There's something superhero-y about strapping into a tight, high-waisted pair of leggings. Your entire lower body is wrapped up tight - sometimes all the way up to your rib cage - and it makes you feel as if you're ready for anything that comes your way. You feel hyped as heck going into that strength workout, super confident going into that spin class - and, let's be honest, their tightness has a way of making you feel instantly more put-together (especially compared to sweats), even when you aren't leaving the house all day.
But have you ever wondered whether pants like these are actually problematic, physiologically? After all, we know waist trainers and corsets are bad news. Maybe you wondered after you watched your body physically expand after taking off the skintight pair of leggings you wore to that Pilates class, or saw the marks they left when you wore a pair to WFH all day.
Turns out, wearing tight, high-waisted pants can indeed have an impact on your health - especially when it comes to your core and pelvic floor, a group of muscles and ligaments that support everything in your pelvis. Here, a pelvic floor physical therapist, Hayley Kava, PT, covers everything you need to know about what your fave leggings might be doing to your body, and whether or not you should consider giving them up (or at least slipping into something a bit looser for your Netflix marathons).
The Impact On Your Breathing, Core, and Pelvic Floor
Let's start with a little anatomy. "When we inhale, our diaphragm, the muscle at the bottom of the lungs, moves down to draw air into our lungs," Kava explains. This increases pressure in the abdominal cavity (the large cavity in your torso that houses many of your organs). "Our abs and pelvic floor should also lengthen with an inhale in order to help us regulate this increase in pressure," she says.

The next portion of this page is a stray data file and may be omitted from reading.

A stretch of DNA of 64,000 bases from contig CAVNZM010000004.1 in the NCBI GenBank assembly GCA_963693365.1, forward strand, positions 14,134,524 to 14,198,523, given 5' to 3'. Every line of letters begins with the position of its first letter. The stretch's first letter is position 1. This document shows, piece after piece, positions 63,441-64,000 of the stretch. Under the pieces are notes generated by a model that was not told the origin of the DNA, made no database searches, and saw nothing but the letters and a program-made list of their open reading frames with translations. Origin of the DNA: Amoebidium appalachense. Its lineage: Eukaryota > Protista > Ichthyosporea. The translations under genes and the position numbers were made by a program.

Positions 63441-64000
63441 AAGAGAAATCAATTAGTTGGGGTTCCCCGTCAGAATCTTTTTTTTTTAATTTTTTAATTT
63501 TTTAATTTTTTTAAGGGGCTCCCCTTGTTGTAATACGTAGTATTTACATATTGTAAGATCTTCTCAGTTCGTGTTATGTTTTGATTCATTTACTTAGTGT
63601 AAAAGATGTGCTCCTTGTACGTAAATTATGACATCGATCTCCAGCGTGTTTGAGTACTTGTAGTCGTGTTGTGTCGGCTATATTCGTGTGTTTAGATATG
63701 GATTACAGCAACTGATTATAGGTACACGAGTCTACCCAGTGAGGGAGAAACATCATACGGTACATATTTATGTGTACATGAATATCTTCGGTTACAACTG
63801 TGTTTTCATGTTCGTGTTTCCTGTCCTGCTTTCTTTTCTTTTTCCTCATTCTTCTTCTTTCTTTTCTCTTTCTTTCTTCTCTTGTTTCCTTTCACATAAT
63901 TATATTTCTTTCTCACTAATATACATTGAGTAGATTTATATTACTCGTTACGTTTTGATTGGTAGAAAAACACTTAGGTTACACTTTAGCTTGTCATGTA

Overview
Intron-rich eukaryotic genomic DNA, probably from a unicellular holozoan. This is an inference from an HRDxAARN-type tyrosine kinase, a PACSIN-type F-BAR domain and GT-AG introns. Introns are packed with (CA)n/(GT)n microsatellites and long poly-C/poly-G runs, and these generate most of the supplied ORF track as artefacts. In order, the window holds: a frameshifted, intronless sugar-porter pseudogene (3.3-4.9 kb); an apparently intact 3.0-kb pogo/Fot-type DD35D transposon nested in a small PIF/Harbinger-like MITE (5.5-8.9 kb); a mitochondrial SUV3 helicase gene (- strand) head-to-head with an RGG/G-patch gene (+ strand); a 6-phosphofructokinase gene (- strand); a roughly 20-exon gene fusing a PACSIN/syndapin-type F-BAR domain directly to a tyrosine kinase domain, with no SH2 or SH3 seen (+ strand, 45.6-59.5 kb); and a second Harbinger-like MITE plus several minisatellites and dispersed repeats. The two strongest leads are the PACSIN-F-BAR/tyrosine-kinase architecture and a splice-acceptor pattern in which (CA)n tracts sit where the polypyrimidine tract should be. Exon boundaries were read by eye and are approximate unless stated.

"When we wear really tight, high-waisted leggings that prevent us from allowing our abdominals to lengthen properly with an inhale, we can develop a 'reversed' breathing pattern," Kava continues. In a reversed breathing pattern, we start keeping our belly button drawn in when we inhale - or all the time - "which can, in turn, cause us to keep our pelvic floor muscles 'tense' in response to the increase in pressure with our breath," she says. In other words, you begin to tighten, rather than lengthen, your abs and pelvic floor as you breath in, then release as you exhale.
This quick test can clue you into whether this might be an issue for you. Without thinking too much, take a breath. If your stomach draws in instead of pushing out, you're breathing in a reversed pattern.
All this might sound like NBD, but "over time, this can contribute to a number of different changes in our posture, core, and pelvic floor," Kava says. The diaphragm is "the main connector of our upper and lower body, and so this increased pressure can both impact function up or down the chain."
That could manifest as or contribute to pelvic floor tension, urinary leakage, urinary urgency (i.e. not being able to wait to pee), constipation, painful intercourse, pelvic heaviness/ pressure, or even things like low back pain, hip pain, upper back or even neck pain, she says.